The Cycle of Poverty


The Cycle of Poverty


There are lots of reasons that people require social assistance, and why so many of them are women who become “welfare dependent”. In testing your assumptions, it might be helpful to consider the following:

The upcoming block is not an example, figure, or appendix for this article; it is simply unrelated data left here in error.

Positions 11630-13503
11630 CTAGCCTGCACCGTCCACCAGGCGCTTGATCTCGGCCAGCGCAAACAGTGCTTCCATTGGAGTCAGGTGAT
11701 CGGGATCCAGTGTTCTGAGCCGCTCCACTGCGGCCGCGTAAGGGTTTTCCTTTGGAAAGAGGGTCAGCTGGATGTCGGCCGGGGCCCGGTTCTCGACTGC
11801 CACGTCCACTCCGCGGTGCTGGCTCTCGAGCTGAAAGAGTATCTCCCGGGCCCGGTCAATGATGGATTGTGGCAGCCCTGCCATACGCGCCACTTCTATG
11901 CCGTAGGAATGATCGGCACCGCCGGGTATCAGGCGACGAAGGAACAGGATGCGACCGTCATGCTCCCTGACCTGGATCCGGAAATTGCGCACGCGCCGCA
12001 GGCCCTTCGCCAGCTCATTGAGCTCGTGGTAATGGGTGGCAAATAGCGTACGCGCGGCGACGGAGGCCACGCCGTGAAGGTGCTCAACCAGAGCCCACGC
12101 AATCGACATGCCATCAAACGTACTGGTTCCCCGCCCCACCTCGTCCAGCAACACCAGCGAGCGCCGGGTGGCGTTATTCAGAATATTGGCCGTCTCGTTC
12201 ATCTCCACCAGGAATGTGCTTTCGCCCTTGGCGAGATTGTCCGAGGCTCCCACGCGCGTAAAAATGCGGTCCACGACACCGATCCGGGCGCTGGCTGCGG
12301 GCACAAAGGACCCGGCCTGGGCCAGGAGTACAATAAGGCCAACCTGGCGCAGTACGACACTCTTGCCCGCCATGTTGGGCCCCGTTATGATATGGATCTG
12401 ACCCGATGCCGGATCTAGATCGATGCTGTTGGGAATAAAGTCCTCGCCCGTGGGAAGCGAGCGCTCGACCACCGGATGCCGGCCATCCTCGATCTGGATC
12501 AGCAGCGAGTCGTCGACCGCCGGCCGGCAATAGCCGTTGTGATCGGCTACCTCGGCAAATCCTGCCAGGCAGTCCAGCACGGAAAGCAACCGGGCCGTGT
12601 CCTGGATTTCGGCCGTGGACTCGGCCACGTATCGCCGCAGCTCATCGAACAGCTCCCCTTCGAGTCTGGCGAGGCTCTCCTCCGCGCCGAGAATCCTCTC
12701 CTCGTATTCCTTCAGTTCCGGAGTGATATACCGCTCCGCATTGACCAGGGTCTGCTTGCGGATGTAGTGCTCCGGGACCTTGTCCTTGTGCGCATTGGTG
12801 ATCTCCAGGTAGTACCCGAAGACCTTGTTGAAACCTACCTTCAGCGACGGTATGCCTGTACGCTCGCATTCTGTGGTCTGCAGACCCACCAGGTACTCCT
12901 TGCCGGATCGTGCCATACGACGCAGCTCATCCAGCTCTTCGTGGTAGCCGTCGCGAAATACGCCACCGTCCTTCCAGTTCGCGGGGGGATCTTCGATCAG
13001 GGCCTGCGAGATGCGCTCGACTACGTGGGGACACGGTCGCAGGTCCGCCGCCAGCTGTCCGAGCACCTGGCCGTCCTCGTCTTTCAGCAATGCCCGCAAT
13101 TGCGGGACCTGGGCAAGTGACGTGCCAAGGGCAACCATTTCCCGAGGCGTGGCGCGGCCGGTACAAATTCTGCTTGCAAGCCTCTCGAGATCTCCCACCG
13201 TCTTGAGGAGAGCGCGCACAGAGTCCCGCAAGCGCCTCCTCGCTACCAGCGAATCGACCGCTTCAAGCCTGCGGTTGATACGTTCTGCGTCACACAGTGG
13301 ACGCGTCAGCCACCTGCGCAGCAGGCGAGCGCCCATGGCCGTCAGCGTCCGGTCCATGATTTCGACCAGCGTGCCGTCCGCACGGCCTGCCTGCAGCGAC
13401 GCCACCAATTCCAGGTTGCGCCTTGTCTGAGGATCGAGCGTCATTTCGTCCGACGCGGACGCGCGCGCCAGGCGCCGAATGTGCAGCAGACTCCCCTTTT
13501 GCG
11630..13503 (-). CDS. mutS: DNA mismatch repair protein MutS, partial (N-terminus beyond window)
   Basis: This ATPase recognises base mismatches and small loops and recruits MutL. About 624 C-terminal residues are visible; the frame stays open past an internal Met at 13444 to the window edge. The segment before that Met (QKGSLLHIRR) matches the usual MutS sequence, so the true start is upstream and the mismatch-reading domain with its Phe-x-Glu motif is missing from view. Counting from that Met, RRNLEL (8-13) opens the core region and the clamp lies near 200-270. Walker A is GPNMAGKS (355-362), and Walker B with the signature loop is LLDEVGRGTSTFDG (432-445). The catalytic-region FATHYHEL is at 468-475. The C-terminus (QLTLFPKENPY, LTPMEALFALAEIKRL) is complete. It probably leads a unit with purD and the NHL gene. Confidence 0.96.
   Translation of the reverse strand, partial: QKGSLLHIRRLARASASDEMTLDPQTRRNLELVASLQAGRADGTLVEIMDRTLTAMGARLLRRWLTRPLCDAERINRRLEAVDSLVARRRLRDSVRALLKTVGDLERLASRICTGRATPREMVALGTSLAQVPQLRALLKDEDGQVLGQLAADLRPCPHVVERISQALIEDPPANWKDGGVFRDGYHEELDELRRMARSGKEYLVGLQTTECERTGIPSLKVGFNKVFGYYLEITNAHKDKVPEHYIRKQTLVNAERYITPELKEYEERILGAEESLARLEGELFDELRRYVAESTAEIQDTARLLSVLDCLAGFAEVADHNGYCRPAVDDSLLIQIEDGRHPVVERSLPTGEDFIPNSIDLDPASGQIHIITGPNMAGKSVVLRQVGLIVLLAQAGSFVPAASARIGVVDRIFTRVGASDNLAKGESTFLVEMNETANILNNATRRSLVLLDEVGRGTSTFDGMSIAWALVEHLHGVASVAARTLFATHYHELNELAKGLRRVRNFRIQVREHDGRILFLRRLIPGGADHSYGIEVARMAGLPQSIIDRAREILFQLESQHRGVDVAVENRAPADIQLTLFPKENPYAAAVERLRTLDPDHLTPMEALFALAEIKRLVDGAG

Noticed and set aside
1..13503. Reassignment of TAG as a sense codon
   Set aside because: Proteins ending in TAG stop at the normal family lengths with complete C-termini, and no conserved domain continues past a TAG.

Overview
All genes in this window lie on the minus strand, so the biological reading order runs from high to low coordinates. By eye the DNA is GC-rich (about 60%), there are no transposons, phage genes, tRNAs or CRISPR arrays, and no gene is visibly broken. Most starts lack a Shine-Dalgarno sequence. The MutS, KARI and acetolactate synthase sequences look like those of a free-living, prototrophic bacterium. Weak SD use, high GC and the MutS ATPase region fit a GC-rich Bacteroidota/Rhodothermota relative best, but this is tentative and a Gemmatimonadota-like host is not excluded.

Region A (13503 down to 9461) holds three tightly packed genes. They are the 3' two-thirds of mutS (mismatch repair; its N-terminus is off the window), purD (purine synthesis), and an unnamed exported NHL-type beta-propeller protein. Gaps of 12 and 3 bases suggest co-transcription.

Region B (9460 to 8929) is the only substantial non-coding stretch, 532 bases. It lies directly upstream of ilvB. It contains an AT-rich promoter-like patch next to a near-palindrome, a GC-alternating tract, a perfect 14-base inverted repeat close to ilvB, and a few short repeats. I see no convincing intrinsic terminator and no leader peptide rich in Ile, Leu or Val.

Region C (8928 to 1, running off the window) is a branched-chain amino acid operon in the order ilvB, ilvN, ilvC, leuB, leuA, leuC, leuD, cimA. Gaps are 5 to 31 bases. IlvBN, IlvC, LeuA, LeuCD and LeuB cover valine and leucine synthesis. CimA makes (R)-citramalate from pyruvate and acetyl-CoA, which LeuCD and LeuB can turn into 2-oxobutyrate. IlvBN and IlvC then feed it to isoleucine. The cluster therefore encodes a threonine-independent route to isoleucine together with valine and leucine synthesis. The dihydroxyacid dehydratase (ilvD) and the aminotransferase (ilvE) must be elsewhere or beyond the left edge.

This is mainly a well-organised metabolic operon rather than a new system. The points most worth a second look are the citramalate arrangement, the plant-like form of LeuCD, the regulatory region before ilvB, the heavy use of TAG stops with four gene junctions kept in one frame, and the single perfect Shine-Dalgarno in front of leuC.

“The term ‘welfare dependency’ is itself controversial, often carrying derogatory connotations that the recipient is unwilling to work. Historian Michael B. Katz discussed the discourses surrounding poverty in his 1989 book The Undeserving Poor, where he elaborated upon the distinctions Americans make between so-called ‘deserving’ recipients of aid, such as widows, and ‘undeserving’ ones, like single mothers, with the distinction being that the former have fallen upon hard times through no fault of their own whereas the latter are seen as having chosen to live off the public purse. Drawing this dichotomy diverts attention from the structural factors that cause and entrench poverty, such as economic change. Instead of focusing on how to tackle the root causes of poverty, people focus on attacking the supposed poor character of the recipient.”



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